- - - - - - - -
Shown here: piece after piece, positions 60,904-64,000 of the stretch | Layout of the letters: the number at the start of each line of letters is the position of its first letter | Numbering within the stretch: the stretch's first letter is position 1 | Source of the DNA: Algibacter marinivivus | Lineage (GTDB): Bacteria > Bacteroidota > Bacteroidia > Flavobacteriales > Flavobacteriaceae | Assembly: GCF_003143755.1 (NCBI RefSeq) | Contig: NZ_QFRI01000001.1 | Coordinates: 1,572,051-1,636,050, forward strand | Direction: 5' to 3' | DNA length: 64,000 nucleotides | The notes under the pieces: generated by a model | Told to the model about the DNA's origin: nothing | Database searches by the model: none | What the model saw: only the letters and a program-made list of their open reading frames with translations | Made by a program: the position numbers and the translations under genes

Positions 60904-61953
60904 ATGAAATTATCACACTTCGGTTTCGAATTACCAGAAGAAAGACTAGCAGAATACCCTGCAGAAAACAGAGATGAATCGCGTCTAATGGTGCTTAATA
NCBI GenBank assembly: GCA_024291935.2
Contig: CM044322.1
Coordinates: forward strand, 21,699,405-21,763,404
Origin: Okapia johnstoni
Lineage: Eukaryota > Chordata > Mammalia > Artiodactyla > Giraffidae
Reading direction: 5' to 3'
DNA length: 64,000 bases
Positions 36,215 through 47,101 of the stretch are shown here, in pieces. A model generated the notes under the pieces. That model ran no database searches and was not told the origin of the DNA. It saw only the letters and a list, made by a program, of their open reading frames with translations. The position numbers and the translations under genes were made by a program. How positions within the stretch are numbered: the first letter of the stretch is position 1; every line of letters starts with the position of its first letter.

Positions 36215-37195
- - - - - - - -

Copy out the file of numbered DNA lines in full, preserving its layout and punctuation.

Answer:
Shown here: piece after piece, positions 60,904-64,000 of the stretch | Layout of the letters: the number at the start of each line of letters is the position of its first letter | Numbering within the stretch: the stretch's first letter is position 1 | Source of the DNA: Algibacter marinivivus | Lineage (GTDB): Bacteria > Bacteroidota > Bacteroidia > Flavobacteriales > Flavobacteriaceae | Assembly: GCF_003143755.1 (NCBI RefSeq) | Contig: NZ_QFRI01000001.1 | Coordinates: 1,572,051-1,636,050, forward strand | Direction: 5' to 3' | DNA length: 64,000 nucleotides | The notes under the pieces: generated by a model | Told to the model about the DNA's origin: nothing | Database searches by the model: none | What the model saw: only the letters and a program-made list of their open reading frames with translations | Made by a program: the position numbers and the translations under genes

Positions 60904-61953
60904 ATGAAATTATCACACTTCGGTTTCGAATTACCAGAAGAAAGACTAGCAGAATACCCTGCAGAAAACAGAGATGAATCGCGTCTAATGGTGCTTAATA
NCBI GenBank assembly: GCA_024291935.2
Contig: CM044322.1
Coordinates: forward strand, 21,699,405-21,763,404
Origin: Okapia johnstoni
Lineage: Eukaryota > Chordata > Mammalia > Artiodactyla > Giraffidae
Reading direction: 5' to 3'
DNA length: 64,000 bases
Positions 36,215 through 47,101 of the stretch are shown here, in pieces. A model generated the notes under the pieces. That model ran no database searches and was not told the origin of the DNA. It saw only the letters and a list, made by a program, of their open reading frames with translations. The position numbers and the translations under genes were made by a program. How positions within the stretch are numbered: the first letter of the stretch is position 1; every line of letters starts with the position of its first letter.

Positions 36215-37195